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France, William jnr; William France & Company; William France & Son (1759-1838)


France, William jnr; William France & Company; William France & Son

31 Pall Mall, London; cabinet makers and upholsterers (1759-1838)

Born in 1759, William France jnr. was the son of John France and the nephew of William France snr. He became a Lancaster freeman by patrimony in 1784-85, as his father was a Lancaster freeman. In 1775, William and his brother, Edward, inherited their father’s business at 101 St. Martins Lane. John France had inherited the business in 1773 from his brother, William snr. 

In March 1787 France married Phillis Beckwith, daughter of the late John Beckwith. They had seven children. The eldest was William Beckwith France, born 17 December 1787.

By April 1777, Edward had either died or left the business. This is when William forged a partnership with Samuel Beckwith. Beckworth & France lasted until 1804. After the dissolution of the partnership in 1804, William moved to 31 Pall Mall, previously occupied by the cabinet maker John Kerr.

From this address William France continued to supply the Great Wardrobe, trading as William France & Co. In January 1806 the firm prepared Greenwich Royal Naval College for the lying in state of Lord Nelson, including the barge which carried his coffin up river to Westminster, at a total cost of £291 3s 3d [TNA/ LC/2/40].

William Beckwith France entered the business on or before May 1807, when his father’s account book recorded ‘erecting a counting house for Mr William France, junior in the shop to the left of the back door’. Two years later the firm began trading as William France & Son. This was a short-lived affair, however, because in 1812 William Beckwith France left business and Thomas Banting was taken on in his place., thus Banting, France & Co; Banting, France & Banting; Banting & Son; Thomas and William Banting

France’s other work was extensive: one of France’s account books survives in the National Archives listing well over ten thousand jobs between May 1804 and May 1811 [TNA LC/9/352]. His customers ranged from nobility to tradesmen and included naval officers, army officers and lawyers. Three significant commissions can be identified for which furniture survives.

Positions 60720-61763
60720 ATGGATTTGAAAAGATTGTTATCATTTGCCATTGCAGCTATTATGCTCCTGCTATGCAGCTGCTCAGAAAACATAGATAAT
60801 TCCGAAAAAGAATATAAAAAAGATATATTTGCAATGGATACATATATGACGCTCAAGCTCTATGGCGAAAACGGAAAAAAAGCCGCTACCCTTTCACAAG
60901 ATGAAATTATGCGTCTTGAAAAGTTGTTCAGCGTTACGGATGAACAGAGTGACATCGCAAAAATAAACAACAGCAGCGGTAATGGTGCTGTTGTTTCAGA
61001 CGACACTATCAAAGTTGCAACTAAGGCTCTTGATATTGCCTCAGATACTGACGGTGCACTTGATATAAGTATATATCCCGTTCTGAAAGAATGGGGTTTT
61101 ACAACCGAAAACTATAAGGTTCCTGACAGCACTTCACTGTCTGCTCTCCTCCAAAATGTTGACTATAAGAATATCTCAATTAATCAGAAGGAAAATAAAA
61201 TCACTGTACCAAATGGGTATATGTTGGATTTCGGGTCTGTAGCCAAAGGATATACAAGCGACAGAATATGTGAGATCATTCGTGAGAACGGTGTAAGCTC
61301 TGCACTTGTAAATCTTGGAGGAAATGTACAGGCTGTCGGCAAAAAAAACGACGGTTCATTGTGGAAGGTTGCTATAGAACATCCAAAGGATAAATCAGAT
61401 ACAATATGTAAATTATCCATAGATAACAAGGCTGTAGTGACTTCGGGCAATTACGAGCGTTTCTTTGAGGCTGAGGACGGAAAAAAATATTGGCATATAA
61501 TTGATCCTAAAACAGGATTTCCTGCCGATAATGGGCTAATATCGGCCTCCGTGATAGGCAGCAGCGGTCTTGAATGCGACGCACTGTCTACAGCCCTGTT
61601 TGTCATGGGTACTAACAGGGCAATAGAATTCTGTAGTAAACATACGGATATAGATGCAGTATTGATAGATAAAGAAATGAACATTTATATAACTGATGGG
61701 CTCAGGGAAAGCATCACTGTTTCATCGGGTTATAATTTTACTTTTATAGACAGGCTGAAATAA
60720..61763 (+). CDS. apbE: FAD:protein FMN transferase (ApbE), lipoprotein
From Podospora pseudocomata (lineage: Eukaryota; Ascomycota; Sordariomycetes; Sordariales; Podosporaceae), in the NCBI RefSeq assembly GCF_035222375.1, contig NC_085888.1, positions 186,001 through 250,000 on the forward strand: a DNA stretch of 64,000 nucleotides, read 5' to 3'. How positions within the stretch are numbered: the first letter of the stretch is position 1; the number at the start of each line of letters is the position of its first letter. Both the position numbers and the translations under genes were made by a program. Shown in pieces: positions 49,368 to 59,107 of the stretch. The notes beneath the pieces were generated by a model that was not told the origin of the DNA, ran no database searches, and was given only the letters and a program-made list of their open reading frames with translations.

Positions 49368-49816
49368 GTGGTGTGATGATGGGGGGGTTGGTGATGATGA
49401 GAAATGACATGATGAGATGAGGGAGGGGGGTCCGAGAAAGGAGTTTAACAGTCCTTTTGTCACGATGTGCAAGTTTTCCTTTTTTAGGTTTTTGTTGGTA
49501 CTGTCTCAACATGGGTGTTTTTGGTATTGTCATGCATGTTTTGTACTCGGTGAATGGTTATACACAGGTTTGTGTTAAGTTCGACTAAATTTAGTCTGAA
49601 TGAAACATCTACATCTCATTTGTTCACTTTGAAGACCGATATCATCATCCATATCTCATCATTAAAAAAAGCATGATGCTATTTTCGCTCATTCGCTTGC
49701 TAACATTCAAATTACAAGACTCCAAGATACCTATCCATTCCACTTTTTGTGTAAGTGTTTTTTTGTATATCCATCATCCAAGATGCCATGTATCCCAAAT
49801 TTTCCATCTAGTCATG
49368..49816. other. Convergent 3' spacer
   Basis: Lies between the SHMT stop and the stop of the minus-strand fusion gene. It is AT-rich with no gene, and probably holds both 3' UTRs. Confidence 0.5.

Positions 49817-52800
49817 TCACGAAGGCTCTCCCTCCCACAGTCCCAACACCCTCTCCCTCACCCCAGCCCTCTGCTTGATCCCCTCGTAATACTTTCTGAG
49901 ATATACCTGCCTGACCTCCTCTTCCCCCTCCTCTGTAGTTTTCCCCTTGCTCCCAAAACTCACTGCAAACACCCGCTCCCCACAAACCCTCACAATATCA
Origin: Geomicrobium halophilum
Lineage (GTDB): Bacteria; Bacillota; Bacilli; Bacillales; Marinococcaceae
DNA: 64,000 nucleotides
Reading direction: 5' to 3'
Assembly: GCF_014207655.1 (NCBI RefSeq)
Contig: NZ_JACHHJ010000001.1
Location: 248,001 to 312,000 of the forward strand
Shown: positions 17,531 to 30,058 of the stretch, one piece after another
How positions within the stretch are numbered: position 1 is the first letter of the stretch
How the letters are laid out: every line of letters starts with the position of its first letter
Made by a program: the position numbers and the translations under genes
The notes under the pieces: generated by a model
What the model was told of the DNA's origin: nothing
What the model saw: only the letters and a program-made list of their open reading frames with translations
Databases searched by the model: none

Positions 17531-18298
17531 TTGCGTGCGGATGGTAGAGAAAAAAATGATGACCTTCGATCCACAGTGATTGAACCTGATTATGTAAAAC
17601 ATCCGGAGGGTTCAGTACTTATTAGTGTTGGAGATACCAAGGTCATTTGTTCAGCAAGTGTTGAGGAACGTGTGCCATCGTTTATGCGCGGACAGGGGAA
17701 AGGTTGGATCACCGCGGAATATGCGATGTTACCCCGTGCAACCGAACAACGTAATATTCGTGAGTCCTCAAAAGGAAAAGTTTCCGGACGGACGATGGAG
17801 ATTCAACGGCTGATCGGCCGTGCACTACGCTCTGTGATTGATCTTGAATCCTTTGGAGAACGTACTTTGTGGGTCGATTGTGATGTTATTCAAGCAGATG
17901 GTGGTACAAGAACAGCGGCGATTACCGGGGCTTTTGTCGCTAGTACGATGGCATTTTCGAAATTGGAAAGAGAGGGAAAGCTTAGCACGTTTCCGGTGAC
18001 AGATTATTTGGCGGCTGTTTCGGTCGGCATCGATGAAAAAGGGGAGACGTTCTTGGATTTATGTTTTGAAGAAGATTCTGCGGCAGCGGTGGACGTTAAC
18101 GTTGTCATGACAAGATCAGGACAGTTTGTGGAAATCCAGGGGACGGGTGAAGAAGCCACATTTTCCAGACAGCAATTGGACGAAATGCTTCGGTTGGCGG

• 1807: A bill for furniture supplied to the Duke of Bedford’s London house in 1807 included: four 4ft 9ins four poster bedsteads with sacking bottoms, turned feet & pillars on castors for menservants’ rooms, £11 15s. The beds used 144 yards of blue check furnishing, and each had a feather bolster, flock mattress, 3 pairs of medium blankets and field quilt. Three 4 ft 6 ins four poster bedsteds, as above, were provided for female servants, £15 10s.  Nov. & Dec. Men’s time taking down 4 poster bedstead in Duchess’s bedroom and refixing it on 2nd floor, fixing French couch bed with domed canopy & furniture with drapes etc. £16 16s. Dec. 100 gilt nails 8/-, men’s time for putting gilt leather on 3 doors. 2 new large deal library book cases to fit recesses, with open front & sliding shelves with racking and pilasters, japanned white, 6ft 6ins high x 8ft wide £32 15s. each. For the Duchess of Bedford the furniture included a japanned dressing table, £4 4s.
  • c. 1810: Pakenham Hall (then belonging to Lord Longford and now called Tullynally Castle), County Westmeath has four ‘japanned Roman Chairs with Elbows, finished with black and white ornament, the seats square stuffed and 2 covered with red morocco leather £25 4s’ (illus. G. Castle, Furniture History (2005), fig. 4).
  • c. 1817: Lord Rivers at Stratfield Sayein 1804 France supplied over £1,000 worth of furnishings, much of which were acquired by theDuke of Wellington when he bought the house in 1817. Two library chairs survive, described in France’s journal as ‘A pair of elegant chair frames with carved heads, collars and paws, bronzed with burnished gold, square stuffed seats £26 5s.’.
  • Date unknown: A third customer was Sir William Oglander of Nunwell House, Isle of Wight. The house’s contents have since been dispersed but some France furniture remains with the family, including a round mahogany table, two ‘indulgence’ chairs and a set of eight japanned chairs.
  •  Date unknown: Sir Jacob Astley of Melton Constable, Norfolk was another customer. The contents of the house have since been dispersed but some items went to Seaton Delaval Hall, Northumberland.

Work for the Royal Household continued apace, with some especially fine furniture supplied for Queen Charlotte including:

  • 1804-5: Queen Charlotte’s cottage at Kew
  • 1810: ‘A most superb black rosewood kidney enclosed writing table on pedestals richly inlaid with brass… £220’.  at Holyrood House(illus. G. Castle, Furniture History (2005), fig. 5).

William France jnr. died in Boulogne at 79 years of age, intestate and a widower. His estate was valued at less than £50.

Sources: DEFM; Geoffrey Castle, ‘The France Family of Upholsterers and Cabinet-Makers’, Furniture History (2005); Stuart, Gillows of Lancaster and London 1730-1840 (2008), II, p.309; Putnam, ‘The Tasteful Genius of Princess Elizabeth': The Furnishing of Queen Charlotte's Cottage in Kew in 1805’, Furniture History (2017).